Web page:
Increased deployment of renewables is set to lead to greater electricity system volatility over the long term in both the UK and Germany.
A study from Bloomberg New Energy Finance commissioned by Eaton in partnership with the Renewable Energy Association (REA). The study examined the shape and scale of the flexibility challenge that will arise as the bulk of electricity generation shifts from coming from fossil fuels to more variable renewables.
The study advises that increased system volatility would create opportunities for “fast-ramping resources” because as wind and solar production fluctuates, flexible resources have to respond to balance them hour to hour.
It could that by 2030 there will be complete weeks where wind and solar generation exceeds total demand at some point each day, leading to a very challenging environment for baseload technologies, such as nuclear.
Market data from SSE shows pressures on energy market prices over the past week, with uneasiness around earlier forecasts for lower temperatures towards the end of November eased with new data on lower temperatures with working days trading down a penny compared to the close.
A cooler outlook for the UK and mainland Europe saw the Day ahead contract for Friday gain over a penny yesterday, with concern over rising demand amid the start of Norwegian maintenance, while bearish coal and oil contracts helped reduce movement along the curve.
Saudi Arabia observations that global over-supply will continue past the end of Q118 and IEA forecasts that escalating US shale production may hit 80% of the world’s supply in the next ten years overtaking Russia by 30% saw Brent crude lose 51¢ per barrel last week.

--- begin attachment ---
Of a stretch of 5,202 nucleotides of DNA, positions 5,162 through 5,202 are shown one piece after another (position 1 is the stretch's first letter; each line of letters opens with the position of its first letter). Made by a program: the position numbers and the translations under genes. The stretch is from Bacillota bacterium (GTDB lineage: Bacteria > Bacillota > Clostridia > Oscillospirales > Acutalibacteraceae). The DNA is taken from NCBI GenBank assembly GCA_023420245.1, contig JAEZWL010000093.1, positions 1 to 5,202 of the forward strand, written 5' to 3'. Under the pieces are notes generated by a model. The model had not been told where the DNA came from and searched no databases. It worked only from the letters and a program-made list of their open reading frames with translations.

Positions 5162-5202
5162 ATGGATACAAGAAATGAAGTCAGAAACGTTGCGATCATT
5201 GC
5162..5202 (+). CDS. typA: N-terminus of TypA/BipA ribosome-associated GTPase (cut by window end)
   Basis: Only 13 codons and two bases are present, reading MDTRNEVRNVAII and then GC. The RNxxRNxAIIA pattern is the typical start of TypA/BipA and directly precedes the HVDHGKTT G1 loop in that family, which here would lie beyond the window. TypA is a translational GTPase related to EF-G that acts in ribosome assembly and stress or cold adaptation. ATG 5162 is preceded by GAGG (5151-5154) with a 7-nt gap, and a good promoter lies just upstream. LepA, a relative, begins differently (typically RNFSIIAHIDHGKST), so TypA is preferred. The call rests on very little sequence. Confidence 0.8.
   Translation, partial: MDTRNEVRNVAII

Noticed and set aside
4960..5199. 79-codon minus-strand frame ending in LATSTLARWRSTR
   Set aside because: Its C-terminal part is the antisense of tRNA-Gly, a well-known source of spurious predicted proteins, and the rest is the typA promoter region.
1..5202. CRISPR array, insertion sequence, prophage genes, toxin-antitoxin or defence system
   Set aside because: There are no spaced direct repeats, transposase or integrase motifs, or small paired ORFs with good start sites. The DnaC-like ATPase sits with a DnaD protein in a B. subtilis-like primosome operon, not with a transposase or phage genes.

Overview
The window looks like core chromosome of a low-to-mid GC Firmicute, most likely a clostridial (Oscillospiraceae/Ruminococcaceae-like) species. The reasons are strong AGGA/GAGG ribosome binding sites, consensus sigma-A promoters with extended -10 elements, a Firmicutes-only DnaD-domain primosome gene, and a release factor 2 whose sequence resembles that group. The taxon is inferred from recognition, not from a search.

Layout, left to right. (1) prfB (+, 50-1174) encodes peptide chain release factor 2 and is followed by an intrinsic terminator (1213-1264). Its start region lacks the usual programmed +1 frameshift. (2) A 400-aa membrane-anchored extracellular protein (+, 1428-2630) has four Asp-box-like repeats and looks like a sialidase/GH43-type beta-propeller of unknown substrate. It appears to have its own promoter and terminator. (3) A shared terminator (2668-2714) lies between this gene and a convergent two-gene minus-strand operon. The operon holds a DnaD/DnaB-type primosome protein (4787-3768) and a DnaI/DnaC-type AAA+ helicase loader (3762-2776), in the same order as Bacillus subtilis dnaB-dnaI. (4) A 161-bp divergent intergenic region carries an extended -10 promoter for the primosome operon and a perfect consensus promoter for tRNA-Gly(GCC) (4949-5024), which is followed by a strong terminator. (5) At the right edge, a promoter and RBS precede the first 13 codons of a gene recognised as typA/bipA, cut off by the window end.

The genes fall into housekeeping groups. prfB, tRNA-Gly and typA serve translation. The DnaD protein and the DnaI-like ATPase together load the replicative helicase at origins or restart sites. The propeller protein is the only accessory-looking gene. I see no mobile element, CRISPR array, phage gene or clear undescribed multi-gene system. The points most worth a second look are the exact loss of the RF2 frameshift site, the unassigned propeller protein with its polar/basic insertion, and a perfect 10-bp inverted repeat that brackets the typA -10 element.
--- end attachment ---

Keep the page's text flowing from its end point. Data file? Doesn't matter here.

It dropped a price point to settle at $61.36/bbl, having been over $62 for the last week.
SSE says that non-daily metered demand was up again but a long system and forecast demand 14mcm below seasonal average provides a bearish outlook. December 2017 is down over 0.80p/th, with the Summer discounted by half that.
Headlines continued to affect prices along with operational interruptions, as political machinations in the Middle East and market analysis all had effects. By Friday, the January 2018 position had rallied by 50¢ margins on technicals as short positions following recent drops in prices were covered.
Near to far power prices came off on Thursday, as coal for Cal-18 shed $1.70/tonne, as well as the oil and gas drops.
UK wind generation is expected to rise next week and with it weighs on Week47 baseload by £0.80/MWh. Weather and the wider fuels mix contribute to a bearish NBP, with recognised implications for the power market.
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